Book in progress... (3/3)
Well, this little book is chugging along nicely, but I’m going to admit something – when it comes to illustrating, I don’t really know what I’m doing till I do it. Call it inspiration from another realm, or, erhem, trial and error, but I’m a self taught, make-stuff-up-as-I-go-along kind of gal.
Fortunately, I’m not working to a publisher’s deadline, so I can afford the luxury of time, otherwise, letting things unfold and changing your mind regularly, isn’t the most efficient use of time. But this is why working digitally is so perfect for me. I can undo a bad hair style, change the colour of a t-shirt, flip a picture to face the other way, all with a few keys and digital brush strokes. Put it this way, if I were to illustrate like Lynley Dodd, with coloured pencils and watercolours, I’d have an overflowing bin full of screwed up paper, wet with tears of frustration.
I do love sketching and painting, but in terms of creating a book, I enjoy the ability to experiment without the risk of ruining what I’ve already done. I’m lucky to be a creative of the 21st century. I get to express my art in a way that’s flexible and adaptable enough to match my levels of caffeine-induced concentration.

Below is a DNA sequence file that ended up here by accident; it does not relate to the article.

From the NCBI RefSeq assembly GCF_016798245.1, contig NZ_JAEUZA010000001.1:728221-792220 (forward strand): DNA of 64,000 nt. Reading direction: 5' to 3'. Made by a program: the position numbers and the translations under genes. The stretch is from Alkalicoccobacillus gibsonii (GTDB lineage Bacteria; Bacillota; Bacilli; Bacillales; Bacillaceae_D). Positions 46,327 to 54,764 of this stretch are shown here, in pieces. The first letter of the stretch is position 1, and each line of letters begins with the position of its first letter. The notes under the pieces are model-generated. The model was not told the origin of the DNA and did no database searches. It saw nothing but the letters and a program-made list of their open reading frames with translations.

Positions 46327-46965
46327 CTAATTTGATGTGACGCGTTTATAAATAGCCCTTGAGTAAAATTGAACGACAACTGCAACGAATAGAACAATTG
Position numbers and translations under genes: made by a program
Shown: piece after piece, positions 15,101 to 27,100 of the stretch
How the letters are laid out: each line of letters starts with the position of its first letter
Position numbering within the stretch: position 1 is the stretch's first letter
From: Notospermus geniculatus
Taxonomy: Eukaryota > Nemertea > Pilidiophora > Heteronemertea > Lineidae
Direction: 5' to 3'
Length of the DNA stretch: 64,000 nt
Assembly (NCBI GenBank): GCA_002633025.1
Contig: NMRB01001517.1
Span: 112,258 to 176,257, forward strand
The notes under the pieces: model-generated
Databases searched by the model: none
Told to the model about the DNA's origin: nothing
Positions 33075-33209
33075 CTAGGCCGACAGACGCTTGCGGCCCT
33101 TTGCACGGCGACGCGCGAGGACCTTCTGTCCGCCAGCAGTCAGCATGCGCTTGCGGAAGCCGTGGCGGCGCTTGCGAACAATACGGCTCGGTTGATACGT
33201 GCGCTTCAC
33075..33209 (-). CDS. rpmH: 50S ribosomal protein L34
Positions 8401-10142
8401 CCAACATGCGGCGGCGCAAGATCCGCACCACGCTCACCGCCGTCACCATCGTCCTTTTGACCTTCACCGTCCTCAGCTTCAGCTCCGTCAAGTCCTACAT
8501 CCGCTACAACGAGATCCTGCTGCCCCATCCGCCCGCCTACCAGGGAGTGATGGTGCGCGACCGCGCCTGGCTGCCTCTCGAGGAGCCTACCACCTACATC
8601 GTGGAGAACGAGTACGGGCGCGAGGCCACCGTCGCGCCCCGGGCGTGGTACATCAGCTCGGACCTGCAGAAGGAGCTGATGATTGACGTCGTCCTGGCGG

So, on that note, this little musing is about finding an outlet and method which best suits the workings of your unique creative mind. I often hear people say they’re so uncreative, they can’t even draw a stick figure – but I bet they can take a beautiful photo, put together an outfit, landscape a garden, cook and present food, create with words, knit, sew, dance, make music, build, or style a home – the list goes on. I reckon we all have a creative streak. It just needs to be tapped into.
Why bother? Ah, because it’s escapism and focus both at once. Not only are you producing something, but activating the creative right-hand side of the brain. This has been shown to have the same stress-reducing healthful benefits as meditation. When you’re unsure and uninspired, well, you just turn on the tap and see what happens – you’ll eventually find your flow. Maybe even Vince was a trial and error kind of guy, too:
If you hear a voice within you say ‘you cannot paint,’ then by all means paint, and that voice will be silenced - Vincent van Gogh